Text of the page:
January 1, 2018 – New separate leaves that replace the current Crime-Related Child Death or Disappearance Leave. Up to 104 weeks of unpaid, job-protected leave where an employee’s child dies or for a crime-related child disappearance for all employees employed for at least 6 months.
xiv. Increased Family Medical Leave Entitlement
When: January 1, 2018 – Up to 28 weeks unpaid, job-protected leave in a 52 week period to provide care or support to a family member with serious medical condition creating significant risk of death within 26 weeks.
Labour Relations Act (LRA)
January 1, 2018 for all LRA Amendments. We note previous versions of Bill 148 proposed effective dates six months from date of Royal Assent.
i. Mandatory Remedial Certification
– Removal of the Labour Board’s discretion to certify under s.11 of the LRA where it is satisfied that because of an employer’s actions the true wishes of employees won’t be reflected in a representative vote or the union was not able to obtain membership cards from at least 40 percent of the proposed bargaining unit.
ii. Mediation / Arbitration for First Contract Negotiations
– Where the Labour Board grants mediation / arbitration for first collective agreement negotiations the parties are prohibited from commencing or continuing a strike or lock-out and any concurrent displacement or decertification applications are dismissed.
iii. Consolidation of Bargaining Units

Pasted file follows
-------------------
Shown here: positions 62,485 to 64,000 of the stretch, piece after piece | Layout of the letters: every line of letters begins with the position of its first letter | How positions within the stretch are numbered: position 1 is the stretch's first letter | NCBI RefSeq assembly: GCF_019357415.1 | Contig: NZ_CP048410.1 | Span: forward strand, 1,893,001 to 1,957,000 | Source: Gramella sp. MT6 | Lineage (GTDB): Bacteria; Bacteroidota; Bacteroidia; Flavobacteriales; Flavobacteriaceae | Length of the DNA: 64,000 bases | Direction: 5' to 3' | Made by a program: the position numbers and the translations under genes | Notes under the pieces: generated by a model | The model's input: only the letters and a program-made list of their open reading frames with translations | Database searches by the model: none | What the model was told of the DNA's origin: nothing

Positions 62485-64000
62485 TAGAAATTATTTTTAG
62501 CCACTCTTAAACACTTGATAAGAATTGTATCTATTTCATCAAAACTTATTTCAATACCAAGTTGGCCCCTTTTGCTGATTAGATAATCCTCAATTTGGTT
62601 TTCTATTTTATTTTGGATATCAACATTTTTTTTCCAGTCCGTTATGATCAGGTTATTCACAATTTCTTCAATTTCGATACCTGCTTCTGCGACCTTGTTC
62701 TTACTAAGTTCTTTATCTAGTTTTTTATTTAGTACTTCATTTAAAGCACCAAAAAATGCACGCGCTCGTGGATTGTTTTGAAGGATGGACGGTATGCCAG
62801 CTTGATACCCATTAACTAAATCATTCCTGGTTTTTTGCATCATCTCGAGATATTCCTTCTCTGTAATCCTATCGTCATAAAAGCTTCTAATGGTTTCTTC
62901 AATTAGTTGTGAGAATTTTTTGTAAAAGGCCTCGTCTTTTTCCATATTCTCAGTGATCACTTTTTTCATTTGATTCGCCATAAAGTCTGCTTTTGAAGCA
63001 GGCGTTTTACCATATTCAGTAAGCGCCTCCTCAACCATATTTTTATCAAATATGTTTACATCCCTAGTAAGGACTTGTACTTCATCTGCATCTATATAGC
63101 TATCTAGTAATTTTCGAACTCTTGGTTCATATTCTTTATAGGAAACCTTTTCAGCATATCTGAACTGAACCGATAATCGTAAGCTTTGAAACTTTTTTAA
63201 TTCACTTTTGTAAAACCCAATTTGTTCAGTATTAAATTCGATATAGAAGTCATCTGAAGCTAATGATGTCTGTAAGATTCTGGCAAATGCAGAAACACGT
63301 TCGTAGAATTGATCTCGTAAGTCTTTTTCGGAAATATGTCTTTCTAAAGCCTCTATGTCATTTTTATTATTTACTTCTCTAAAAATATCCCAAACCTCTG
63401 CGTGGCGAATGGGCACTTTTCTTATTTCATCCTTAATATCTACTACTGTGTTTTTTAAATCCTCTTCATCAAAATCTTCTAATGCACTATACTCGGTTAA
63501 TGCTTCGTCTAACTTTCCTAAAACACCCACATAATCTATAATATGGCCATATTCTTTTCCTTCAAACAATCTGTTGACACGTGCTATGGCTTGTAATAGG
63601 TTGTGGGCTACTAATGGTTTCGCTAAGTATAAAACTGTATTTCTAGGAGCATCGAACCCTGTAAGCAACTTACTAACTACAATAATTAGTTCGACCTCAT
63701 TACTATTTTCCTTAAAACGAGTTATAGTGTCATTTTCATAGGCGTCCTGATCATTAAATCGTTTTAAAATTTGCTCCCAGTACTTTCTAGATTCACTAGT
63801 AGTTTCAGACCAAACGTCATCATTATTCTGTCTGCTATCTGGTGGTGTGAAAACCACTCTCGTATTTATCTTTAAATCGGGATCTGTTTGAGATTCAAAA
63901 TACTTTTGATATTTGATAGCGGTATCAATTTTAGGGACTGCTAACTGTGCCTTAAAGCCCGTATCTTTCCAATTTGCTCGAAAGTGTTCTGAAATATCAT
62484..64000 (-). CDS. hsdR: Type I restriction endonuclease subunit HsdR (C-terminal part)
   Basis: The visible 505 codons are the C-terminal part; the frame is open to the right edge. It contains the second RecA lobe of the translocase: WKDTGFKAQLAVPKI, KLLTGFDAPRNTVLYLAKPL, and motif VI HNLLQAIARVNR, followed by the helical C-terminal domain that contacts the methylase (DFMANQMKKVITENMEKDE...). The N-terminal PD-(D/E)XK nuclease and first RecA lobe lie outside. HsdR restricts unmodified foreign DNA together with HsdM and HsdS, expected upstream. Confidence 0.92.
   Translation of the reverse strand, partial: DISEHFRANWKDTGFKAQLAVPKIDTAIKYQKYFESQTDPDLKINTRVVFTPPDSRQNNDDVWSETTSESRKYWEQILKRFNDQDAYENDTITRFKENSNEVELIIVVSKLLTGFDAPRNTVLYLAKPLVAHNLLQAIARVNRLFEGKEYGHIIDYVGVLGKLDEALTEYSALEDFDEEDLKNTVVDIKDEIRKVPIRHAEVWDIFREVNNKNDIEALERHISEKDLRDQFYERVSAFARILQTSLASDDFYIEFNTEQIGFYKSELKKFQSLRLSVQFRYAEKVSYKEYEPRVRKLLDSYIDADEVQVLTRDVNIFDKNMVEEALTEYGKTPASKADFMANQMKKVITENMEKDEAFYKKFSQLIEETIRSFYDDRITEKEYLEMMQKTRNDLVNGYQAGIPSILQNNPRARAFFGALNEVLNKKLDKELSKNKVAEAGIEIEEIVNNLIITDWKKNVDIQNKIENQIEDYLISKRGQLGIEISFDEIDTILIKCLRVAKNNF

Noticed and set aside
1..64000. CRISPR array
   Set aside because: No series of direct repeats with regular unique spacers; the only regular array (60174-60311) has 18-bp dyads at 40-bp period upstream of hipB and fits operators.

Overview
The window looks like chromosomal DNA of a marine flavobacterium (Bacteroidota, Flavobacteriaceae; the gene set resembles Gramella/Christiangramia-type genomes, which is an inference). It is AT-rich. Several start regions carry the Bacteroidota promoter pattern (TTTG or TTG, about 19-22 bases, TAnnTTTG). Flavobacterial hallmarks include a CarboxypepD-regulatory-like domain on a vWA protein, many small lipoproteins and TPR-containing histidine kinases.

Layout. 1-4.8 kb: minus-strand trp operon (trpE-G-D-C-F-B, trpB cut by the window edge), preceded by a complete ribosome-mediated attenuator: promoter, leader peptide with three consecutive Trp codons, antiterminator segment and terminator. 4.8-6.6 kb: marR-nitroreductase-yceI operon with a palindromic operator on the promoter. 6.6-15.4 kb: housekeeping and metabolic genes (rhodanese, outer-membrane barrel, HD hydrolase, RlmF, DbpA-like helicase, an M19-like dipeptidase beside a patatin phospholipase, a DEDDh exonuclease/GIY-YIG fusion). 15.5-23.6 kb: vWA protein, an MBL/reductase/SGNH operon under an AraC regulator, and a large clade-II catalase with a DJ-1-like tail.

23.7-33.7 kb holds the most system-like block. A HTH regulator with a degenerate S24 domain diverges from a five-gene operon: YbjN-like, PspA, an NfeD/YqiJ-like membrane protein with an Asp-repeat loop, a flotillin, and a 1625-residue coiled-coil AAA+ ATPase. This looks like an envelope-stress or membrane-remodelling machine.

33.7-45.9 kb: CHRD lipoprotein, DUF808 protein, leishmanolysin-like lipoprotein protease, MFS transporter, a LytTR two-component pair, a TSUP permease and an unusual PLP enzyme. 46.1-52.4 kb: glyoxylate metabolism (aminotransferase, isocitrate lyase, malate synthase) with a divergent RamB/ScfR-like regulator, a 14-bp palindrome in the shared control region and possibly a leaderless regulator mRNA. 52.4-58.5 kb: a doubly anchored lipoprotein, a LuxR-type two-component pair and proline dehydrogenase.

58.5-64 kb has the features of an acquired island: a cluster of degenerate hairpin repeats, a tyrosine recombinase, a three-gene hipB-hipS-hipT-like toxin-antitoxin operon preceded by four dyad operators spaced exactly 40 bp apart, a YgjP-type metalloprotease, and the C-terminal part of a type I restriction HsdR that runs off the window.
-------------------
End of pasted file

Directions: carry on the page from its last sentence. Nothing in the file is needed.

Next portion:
– Upon certification, the employer or union can request a new bargaining unit be consolidated with an existing unit represented by the same union.
iv. Expanded Card-Based Certification
– Now applies in the temporary help agency industry, home care and community services industry, and building services sector and allows unions to certify without a vote with demonstrated support of more than 55% of the proposed bargaining unit.
v. Union Access to Employee Lists
– Where a union can demonstrate at least 20% membership support for the proposed bargaining unit, it can request access to a list of employees that includes each employee’s name, telephone number and personal email address if the employer has this information and potentially other personal information where the Labour Board deems it appropriate with the exception of home address information.
vi. Expanded Successor Rights for Building Services Contracts
– A change in building service providers is deemed a “sale of business” thereby binding successor building provider to existing collective agreements and outstanding obligations incurred but not satisfied by former service provider.
vi. Expanded “Just Cause Protection”
– Employers will now be required to prove “just cause” for any discipline or dismissals of bargaining unit employees between the time of certification and the later of when the parties reach a collective agreement or the union no longer represents the employees in the bargaining unit. “Just cause” protection will also apply for any discipline or dismissal following the commencement of a lawful strike or lockout.
vii. Expanded Interim Relief
– The Labour Board will have more far reaching authority to issue interim decisions and put conditions on any interim decision or order without having to provide reasons.
vii. Return to Work Protection Post-Strike
– Regardless of how long an employee has been out of the workplace during a strike, they will have a right to be returned to work at the end of the strike or lockout.
Occupational Health and Safety Act
i. Mandatory Heels in the Workplace Prohibited
– Elevated heels can no longer be required unless they are required for safety and accept in the entertainment and / or advertising industries.
Please visit the CCPartners website
for a list of team members who can assist with all of your workplace OHSA issues.